Gaming monitors have a lot of extra features that regular monitors don’t, many of which provide a great edge to gamers. Perhaps the most important spec is the higher refresh rate, usually 144Hz, which enables the user to experience a whole new level of gaming in terms of smoothness, especially for professional-competitive gamers.
Apart from the refresh rate, some gaming monitors offer higher resolutions too– up to 1440p and 2160p (4K)– and lower response times. Let’s have a look at our top five review of best gaming monitors under $300 in 2019.
Monitors are complex and it takes a lot of knowledge to understand the various specifications. Gaming monitors, in particular, are focused on a specific set of specifications which we will be discussing here, so let’s have a look at the basic specifications of a gaming screen. This way you can more easily separate gaming monitor deals and scams in the future.
Size and Resolution
Monitors are available in a lot of sizes but for competitive gaming, the perfect screen size is between 24 inches and 27 inches. Casual gaming can be done on bigger-sized monitors too.
The resolution governs the sharpness of the picture. A higher resolution means there are more pixels present which makes for better picture quality. The budget gaming monitors usually have a 1080p resolution (1920×1080) while high-end monitors offer up to 2160p (3840×2160, aka 4K).
PPI (Pixels Per Inch)
If you take the size of the monitor and the resolution, you can find the PPI. The name really says it all with this specification. PPI reflects the density of pixels and is a is a better indicator of monitor clarity than something like resolution.
IPS, TN, and VA: Panel Technology
The panel is the basis of a screen, so it is pretty important, but there aren’t a lot of types; in fact, there are really only 3 main types:
- IPS panels are considered one of the best as it offers great picture quality with excellent viewing angles.
- TN panels are budget-oriented panels which offer poor viewing angles but provides better response times. They are often paired with higher refresh rates at lower price points. IPS and VA can reach those heights, just for more $$.
- VA panels are balanced and offer good viewing angles along with good response times but, in terms of overall quality, IPS wins.
The refresh rate on a monitor, measured in Hertz, functionally represents the highest frame rate you’ll be able to push (although you can overclock your monitor).
60Hz means you’re limited to 60 FPS while 144Hz means you can push up to 144 FPS. A faster frame rate will make things look smoother, which is great for competitive gaming.
Regular monitors usually have a refresh rate of 60Hz, but gaming monitors also frequently feature a 144Hz refresh rate (and even 165Hz or even up to 240Hz).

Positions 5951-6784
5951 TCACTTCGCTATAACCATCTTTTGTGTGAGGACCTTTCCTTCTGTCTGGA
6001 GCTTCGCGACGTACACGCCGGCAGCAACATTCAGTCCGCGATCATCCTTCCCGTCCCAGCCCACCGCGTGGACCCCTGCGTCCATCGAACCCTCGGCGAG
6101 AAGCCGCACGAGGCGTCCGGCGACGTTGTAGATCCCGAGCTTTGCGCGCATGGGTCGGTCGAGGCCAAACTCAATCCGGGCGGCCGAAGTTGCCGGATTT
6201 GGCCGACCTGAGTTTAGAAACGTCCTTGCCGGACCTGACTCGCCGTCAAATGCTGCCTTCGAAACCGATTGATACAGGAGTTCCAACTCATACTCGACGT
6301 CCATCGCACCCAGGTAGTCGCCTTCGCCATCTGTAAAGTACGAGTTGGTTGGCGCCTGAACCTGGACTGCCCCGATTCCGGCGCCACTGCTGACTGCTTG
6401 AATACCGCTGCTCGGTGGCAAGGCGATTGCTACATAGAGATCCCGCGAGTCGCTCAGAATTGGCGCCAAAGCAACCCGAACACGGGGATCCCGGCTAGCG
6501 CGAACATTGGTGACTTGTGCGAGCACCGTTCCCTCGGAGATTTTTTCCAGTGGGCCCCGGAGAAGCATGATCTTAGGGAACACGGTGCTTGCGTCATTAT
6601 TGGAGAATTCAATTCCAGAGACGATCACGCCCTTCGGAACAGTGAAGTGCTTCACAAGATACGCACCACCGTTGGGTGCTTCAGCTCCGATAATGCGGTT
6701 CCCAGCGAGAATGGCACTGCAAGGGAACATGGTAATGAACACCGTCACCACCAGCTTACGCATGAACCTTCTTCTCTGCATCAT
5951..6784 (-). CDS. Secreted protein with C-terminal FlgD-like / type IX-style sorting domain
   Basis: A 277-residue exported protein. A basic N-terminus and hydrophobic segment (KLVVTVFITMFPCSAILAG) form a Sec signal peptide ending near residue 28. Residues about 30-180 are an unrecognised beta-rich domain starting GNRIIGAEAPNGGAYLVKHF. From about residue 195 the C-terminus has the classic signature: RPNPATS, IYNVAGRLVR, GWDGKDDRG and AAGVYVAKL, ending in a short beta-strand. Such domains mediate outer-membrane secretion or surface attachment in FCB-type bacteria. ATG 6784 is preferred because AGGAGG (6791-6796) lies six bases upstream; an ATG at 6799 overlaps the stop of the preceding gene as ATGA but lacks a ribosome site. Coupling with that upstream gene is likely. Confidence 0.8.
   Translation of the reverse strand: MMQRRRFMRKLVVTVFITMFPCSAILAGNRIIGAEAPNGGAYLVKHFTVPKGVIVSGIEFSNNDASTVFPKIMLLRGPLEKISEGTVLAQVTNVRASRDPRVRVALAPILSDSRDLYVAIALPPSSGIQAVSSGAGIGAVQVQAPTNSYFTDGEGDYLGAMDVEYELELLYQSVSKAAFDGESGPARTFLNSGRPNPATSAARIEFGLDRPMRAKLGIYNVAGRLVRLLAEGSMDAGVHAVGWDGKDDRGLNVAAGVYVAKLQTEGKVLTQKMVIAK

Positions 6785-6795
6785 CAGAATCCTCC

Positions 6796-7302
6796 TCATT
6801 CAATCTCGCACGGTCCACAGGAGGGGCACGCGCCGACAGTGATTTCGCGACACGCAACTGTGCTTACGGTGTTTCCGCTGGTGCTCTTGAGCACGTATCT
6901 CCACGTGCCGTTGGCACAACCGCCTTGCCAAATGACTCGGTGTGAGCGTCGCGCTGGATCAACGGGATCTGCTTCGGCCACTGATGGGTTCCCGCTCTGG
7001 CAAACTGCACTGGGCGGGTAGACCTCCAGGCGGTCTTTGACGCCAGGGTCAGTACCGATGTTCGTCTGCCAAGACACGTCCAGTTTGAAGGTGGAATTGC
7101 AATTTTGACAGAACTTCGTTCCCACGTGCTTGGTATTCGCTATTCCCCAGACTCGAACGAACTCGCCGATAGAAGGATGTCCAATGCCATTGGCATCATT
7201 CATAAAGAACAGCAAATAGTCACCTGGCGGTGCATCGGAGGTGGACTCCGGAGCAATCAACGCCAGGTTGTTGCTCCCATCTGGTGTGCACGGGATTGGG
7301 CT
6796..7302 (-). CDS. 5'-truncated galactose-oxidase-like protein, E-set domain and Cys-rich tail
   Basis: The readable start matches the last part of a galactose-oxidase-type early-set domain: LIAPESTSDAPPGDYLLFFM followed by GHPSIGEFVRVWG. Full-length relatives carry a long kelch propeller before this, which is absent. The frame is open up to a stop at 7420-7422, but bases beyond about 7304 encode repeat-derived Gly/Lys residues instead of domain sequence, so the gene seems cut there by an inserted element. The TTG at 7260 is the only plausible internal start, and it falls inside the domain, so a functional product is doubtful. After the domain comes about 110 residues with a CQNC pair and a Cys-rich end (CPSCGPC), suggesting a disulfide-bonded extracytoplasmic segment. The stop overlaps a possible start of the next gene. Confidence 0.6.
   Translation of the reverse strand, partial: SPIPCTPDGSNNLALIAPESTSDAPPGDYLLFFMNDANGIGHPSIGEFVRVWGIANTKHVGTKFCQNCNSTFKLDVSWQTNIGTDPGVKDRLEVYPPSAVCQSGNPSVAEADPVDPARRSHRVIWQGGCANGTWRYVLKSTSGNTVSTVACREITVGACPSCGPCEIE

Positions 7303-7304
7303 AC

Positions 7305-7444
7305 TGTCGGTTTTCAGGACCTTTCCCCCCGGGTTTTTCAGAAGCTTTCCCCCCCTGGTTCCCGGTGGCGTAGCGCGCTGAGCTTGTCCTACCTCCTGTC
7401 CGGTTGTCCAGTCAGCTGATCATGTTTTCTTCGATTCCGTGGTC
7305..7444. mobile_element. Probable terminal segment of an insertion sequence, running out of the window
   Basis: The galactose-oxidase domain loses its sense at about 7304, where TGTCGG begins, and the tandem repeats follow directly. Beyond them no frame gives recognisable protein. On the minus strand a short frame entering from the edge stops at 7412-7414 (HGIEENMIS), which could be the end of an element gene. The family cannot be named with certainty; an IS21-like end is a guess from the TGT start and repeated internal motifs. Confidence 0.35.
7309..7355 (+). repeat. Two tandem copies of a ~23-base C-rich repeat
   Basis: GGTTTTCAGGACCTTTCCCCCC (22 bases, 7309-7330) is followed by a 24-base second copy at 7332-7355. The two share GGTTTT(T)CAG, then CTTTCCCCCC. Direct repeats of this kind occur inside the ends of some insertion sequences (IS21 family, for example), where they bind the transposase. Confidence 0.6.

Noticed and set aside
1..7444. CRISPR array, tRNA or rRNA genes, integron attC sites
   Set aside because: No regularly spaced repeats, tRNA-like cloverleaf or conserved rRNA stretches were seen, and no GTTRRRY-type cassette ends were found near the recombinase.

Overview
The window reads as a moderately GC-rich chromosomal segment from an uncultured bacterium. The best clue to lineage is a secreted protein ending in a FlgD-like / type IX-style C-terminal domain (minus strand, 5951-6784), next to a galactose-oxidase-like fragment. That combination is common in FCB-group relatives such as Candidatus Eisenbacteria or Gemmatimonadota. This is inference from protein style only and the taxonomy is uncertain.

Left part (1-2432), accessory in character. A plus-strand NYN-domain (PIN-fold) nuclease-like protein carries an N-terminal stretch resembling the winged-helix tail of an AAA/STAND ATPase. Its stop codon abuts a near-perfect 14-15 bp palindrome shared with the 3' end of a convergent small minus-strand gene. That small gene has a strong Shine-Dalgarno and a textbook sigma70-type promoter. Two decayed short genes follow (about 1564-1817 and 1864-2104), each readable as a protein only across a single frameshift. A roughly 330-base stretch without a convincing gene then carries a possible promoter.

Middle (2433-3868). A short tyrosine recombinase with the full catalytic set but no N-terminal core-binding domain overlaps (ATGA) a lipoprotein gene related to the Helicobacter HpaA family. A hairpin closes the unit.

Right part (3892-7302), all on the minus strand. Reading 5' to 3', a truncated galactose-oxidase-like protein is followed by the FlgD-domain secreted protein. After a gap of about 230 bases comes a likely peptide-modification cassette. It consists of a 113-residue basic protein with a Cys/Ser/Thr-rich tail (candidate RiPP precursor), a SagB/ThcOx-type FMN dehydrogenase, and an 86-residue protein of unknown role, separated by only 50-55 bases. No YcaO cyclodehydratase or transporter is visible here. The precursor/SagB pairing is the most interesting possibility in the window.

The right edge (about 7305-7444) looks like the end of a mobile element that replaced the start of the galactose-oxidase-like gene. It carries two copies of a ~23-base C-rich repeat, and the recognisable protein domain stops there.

Color Space Support
Color space support describes the ability of the panel to display colors. These are listed as a percent and an acronym. The percent is straightforward: the higher, the better. The acronyms are different standards, like sRGB and DCI-P3.
On the consumer market, where there is not much focus on the color space, 100% sRGB color space is high-end. However, professional monitors provide much better color spaces and support up to 100% DCI-P3 or at least 100% Adobe-RGB color space.
When your FPS is too much faster or slower than your effective refresh rate, you’ll get tearing, which is when half the screen displays one frame and the other half displays a different frame.
This can be prevented with the help of VRR (Variable Refresh Rate) technologies. To take advantage of these technologies, however, you will need a monitor that has it and a compatible GPU.
The current technologies for tearing prevention are GSync and FreeSync. Freesync costs much less and is seen most often on budget-oriented screens. Freesync is supported by AMD GPUs… and Nvidia GPUs have also received support as well. G-Sync, on the other hand, costs more, but offers lower input-lag. That being said, it only works with Nvidia GPUs.
The response time of a monitor is linked with the ability of the monitor to display the pixels. The higher the response time of a monitor, the longer the delay on the screen. The response time adds up to the overall input lag. Anything below 5ms is good for gaming, which is great since almost all gaming oriented monitors meet this standard.
That being said, this can be complicated some by the fact that some companies use different standards to measure this…